An interesting chat about the virial theorem in action in M70. The thermodynamics jargon will sound a bit strange, but he’s just talking about kinetic and potential energy being exchanged between the inner and outer cluster members. It’s a bit like the way many minor bodies were flung into very distant Kuiper Belt orbits as our solar system’s larger bodies formed and sank toward the centre.


I nearly forgot the final piece of the post … we already looked at dynamical and luminosity-based estimates of galaxy masses, and why dark matter was invoked to try to explain the differences between them.

But a year ago, a group of astronomers found a galaxy in which the dynamical mass-to-light ratio was in balance. There didn’t seem to be any need for dark matter. This is contrary to the conventional wisdom about how all galaxies are thought to form. All sort of criticisms were leveled at the measurements that led to this discovery, such as too much (or too little) emphasis being placed on globular clusters in the galaxy instead of “normal” stars. But last month the same group published another paper about a second galaxy that seems to be missing its dark matter component. Speculation is rife about whether it’s possible for a galaxy to lose its dark matter by some sort of tidal stripping, though this seems a tad unlikely.

The new discovery paper is here. A summary discussion is here. For now these dark matter free galaxies are in the “unexplained” category.


I make a point of avoiding pseudoscience and conspiracy theories on this thread. I’m making an exception for the flat-earther below, because he asks such a damn good science question. He just doesn’t realise the question makes perfect sense and science has the answer. (I subsequently talked to him about it – and realised no explanation from me would be able to penetrate his very bizarre belief system, but for those a bit more accepting of science, read on :smiley: ).

So he asks how Polaris, the North Star, can stay in a fixed position above the pole if Earth is wobbling on its axis while orbiting the Sun, while the Sun itself careens through space. And of course the answer is that it can’t … and it doesn’t!

Let’s ignore the question of the Earth’s wobble initially. What we’d expect to see is Polaris tracing a circle in the sky over the course of a year, due to Earth’s orbit around the Sun. And that circle should itself be moving across the sky due to the Sun’s motion through space. That’s exactly what we see! But we have to make exquisitely sensitive measurements because the movements are tiny. And the movements are tiny because Polaris is far away (even though quite close in astronomical terms).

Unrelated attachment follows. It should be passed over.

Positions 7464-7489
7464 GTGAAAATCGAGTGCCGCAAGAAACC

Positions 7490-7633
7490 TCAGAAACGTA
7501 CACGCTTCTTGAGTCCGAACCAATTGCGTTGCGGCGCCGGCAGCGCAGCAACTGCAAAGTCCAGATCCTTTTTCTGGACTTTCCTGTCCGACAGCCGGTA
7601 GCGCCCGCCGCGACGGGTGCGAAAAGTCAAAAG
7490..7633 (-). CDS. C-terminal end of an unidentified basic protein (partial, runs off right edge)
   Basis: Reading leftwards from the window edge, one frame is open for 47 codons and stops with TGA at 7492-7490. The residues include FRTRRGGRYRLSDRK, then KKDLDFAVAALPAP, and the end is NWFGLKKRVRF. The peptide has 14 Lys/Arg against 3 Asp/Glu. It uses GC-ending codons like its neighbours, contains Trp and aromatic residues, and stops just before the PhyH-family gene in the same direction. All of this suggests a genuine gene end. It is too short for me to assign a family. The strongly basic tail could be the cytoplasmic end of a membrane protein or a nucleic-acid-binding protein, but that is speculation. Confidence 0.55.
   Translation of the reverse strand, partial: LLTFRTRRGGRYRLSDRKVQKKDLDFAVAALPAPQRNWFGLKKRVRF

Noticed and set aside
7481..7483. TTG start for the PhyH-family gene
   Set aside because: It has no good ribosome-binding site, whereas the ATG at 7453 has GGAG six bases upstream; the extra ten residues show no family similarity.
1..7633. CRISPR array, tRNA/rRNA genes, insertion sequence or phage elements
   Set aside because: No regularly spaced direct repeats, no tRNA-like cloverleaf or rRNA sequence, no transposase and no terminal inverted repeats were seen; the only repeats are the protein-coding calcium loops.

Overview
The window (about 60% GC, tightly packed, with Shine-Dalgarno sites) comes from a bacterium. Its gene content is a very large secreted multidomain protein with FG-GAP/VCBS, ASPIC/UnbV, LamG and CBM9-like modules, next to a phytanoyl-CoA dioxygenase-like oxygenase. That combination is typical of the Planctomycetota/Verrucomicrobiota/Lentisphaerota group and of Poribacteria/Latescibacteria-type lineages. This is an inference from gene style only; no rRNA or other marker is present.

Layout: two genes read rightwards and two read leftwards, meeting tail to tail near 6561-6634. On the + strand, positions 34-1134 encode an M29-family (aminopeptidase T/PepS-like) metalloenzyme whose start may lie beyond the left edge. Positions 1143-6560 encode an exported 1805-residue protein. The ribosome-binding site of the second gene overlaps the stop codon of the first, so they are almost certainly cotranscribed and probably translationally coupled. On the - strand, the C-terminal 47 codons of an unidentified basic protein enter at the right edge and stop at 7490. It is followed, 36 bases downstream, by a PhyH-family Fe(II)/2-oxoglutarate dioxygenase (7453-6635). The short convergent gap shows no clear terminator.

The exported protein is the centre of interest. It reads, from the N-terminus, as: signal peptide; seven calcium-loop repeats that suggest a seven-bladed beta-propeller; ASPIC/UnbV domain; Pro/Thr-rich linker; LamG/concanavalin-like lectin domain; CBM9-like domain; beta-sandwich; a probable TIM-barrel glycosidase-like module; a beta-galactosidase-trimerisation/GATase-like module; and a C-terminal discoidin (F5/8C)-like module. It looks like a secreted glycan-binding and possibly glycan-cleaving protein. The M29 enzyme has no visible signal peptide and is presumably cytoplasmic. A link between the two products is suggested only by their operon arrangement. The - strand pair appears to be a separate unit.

Let’s cut to the chase and answer most of his question with just one Wikipedia lookup. We need a little background knowledge to be able to decipher the answer. The parallax of a star is just precisely the radius of the little annual circle it makes on the sky against the more distant background stars due to the Earth’s orbit.

Actually, if you think about it, only stars more directly “above” the plane of the solar system (like Polaris) will make circles; stars off to one side will make flattened circles or ellipses, but it doesn’t affect our calculations. And so we read off the parallax of Polaris from its Wikipedia page and get 8 mas. What sort of unit is a mas? We divide a circle into 360 degrees, a degree into 60 minutes, a minute into 60 seconds, and a second into a thousand milliarcseconds, or mas. So there are 3.6 million mas in just one degree! We are talking about a very, very small angle. The annual parallax circle that Polaris makes on the sky is more than a hundred thousand times smaller than a full moon. No wonder the average person can’t see it – neither can the biggest telescopes in the world, a point I’ll come back to.

First let’s look at another motion – Polaris’s movement in a straight line across the sky due to it’s motion through the galaxy relative to the Sun. We call this the proper motion. In fact it’s only one part of the overall three-dimensional space motion which would include radial motion toward or away from us as well. The two-dimensional proper motion has two components – declination in the direction of the celestial equator (equivalent to latitude on earth) and right ascension or rotation around the pole (equivalent to longitude on earth). Because of Polaris’s proximity to the pole the R.A. has a negligible effect¹ so we just read off its proper motion in declination from the Wikipedia page. This tells us it’s moving at 15 mas per year, about the same width as the parallax circle, or less than a hundred thousandth of a moon diameter.

How can we measure such tiny movements. Well, it’s damn hard! The effects of the earth’s atmosphere is to distort the image of a star so that instead of a needle sharp point it appears as a little blurred circle. Even with the best adaptive optics it has been difficult to achieve angular resolutions better than 10 mas, though this limit has been pushed in recent years. So for most stars, the dancing, blurry star image is bigger than the annual movement we are trying to detect. This has a direct effect on the distances we can measure by stellar parallax, as the distance in parsec is just the inverse of the parallax. That is, a parallax of 10 mas gives a distance of 1000/10 parsec, or about 320 light years. Polaris is just beyond the limits of this so its best earth-based measurement is imprecise. This is where space-based astrometry enters the scene.

Above the blurring effect of the atmosphere, spacecraft can achieve very high angular resolution. Also they can use techniques like drift scanning where the camera is very slowly panned as a star’s proper motion is measured. This gives a streak across the camera’s CCD pixels so that interpolation can be used to yield sub-pixel resolution. It’s all very ingenious!